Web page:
In the early 1950s, a plastic surgeon named Maxwell Maltz began noticing an unusual tendency among his patients.
When Dr. Maltz would perform an operation — like a nose job, for example — he found that it would take the patient about 21 days to get used to seeing their new face. Just like that, he noticed that when a patient would suffer from arm or leg amputation, the patient would still sense a phantom limb for about 21 days before adjusting to the new situation.
These experiences prompted Maltz to think about his own adjustment period to changes and new behaviors, and he noticed that it also took himself about 21 days to form a new habit. Maltz wrote about these experiences and said, “These, and many other commonly observed phenomena brought him to the conclusion that it takes about a minimum of 21 days for a previous mental image to dissolve and add a new one to jell.”
In 1960, Maltz published that quote and his other thoughts on behavior change in a book called Psycho-Cybernetics (audiobook). The book proved out to be a medical bestseller hit, selling more than 30 million copies.
And that’s when the problem started.
Maltz’s work influenced nearly every major “self-help” professional in the decades that followed be it Zig Ziglar or Brian Tracy or Tony Robbins. More and more people were talking about this now, reciting the story to one another and it was spreading like a fire in the jungle, people began to forget that he specifically stated that “a minimum of about 21 days” not the shortened version that they produced out of it which said, “It takes 21 days to form a new habit.”
Soon this misinformation took the image of a proven fact that it takes 21 days to form a new habit (or 30 days or some other magic number) since people were transferring this myth from one to another. The number of times these timelines are quoted as statistical facts is just remarkable. Dangerous lesson: If a large number of people say something a large number of times, then its common that everyone else will start believing them too.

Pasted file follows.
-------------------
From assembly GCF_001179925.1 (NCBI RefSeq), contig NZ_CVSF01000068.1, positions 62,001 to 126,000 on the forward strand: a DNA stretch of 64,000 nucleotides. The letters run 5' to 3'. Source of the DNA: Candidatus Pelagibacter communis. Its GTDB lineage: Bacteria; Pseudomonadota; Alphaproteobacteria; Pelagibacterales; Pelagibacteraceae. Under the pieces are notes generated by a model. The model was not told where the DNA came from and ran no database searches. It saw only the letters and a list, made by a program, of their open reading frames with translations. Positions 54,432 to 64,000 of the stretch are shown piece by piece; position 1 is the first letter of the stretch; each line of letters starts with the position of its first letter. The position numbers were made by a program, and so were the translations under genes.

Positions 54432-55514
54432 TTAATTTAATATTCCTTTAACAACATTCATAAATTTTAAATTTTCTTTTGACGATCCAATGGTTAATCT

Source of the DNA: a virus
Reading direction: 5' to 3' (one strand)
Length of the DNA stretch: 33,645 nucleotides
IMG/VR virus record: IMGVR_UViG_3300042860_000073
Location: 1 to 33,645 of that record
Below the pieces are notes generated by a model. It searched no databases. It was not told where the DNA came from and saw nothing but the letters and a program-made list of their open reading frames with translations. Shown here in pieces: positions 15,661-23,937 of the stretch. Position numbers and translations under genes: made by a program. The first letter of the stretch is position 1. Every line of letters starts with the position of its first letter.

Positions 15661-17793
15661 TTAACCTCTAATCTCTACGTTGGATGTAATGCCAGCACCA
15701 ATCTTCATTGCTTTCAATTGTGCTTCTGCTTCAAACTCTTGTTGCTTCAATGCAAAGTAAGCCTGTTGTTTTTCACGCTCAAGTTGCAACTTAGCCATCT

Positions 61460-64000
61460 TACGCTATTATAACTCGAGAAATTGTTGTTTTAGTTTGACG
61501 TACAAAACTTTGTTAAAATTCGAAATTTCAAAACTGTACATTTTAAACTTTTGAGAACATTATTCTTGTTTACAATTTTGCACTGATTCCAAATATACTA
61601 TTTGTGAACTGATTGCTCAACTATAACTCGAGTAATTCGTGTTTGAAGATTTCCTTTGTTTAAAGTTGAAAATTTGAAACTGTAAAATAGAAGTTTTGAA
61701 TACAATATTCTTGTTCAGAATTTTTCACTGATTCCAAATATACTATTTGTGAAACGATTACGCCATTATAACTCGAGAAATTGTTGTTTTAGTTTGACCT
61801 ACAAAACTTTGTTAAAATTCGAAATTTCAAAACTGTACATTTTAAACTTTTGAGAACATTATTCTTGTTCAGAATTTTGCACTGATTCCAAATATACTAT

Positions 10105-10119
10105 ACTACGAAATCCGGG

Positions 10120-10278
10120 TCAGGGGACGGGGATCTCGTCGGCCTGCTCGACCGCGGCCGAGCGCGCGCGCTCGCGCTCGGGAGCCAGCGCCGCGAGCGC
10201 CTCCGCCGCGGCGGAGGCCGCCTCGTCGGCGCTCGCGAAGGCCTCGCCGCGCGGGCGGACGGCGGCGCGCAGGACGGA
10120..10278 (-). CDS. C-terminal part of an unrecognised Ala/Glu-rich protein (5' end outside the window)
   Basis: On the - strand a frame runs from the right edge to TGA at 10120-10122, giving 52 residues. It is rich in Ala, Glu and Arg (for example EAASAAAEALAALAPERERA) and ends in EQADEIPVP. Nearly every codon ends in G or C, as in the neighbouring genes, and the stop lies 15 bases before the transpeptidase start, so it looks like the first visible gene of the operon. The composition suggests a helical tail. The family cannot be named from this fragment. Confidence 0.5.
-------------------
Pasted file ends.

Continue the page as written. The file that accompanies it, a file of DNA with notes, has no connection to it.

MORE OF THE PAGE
How Long it Really Takes to Build a New Habit
Phillippa Lally is a health psychology researcher at University College London. In a study published in the European Journal of Social Psychology, Lally and her research team decided to figure out just how long it actually takes to form a habit.
The research program examined the habits of 92 people over a 12-week period. It started then like each of them would choose one new habit for the span of 12 weeks and will report it each day on whether or not they followed the new habit or missed it by any chance.
Some people were given simple tasks to dissolve into their daily habits like “drinking a glass of water with breakfast.” While the other half was given a bit more exhaustive task like “sprinting for straight 20 minutes before munching on the dinner.” At the end of the 12 weeks, the researchers analyzed the data to determine how long it took each person to go from starting a new behavior to automatically doing it.
It was observed that a new behavior becomes automatic in more than two months on an average — 66 days to be exact. And how long it takes a new habit to form can vary widely depending on the behavior, the person, and the circumstances. In Phillippa’s study, it took people about 18 to 254 days to form a new habit.
In other words, if you want to set your expectations appropriately, the truth is that it will probably take you anywhere from two months to eight months to build a new behavior into your life — not 21 days.
Where to Go From Here
At the end of the day, how long it takes to form a particular habit doesn’t really matter that much. Whether it takes 50 days or 500 days, you have to put in the work either way. If you want to get to the 500th day you have to start with the 1st day. So forget about the number and focus on doing the work.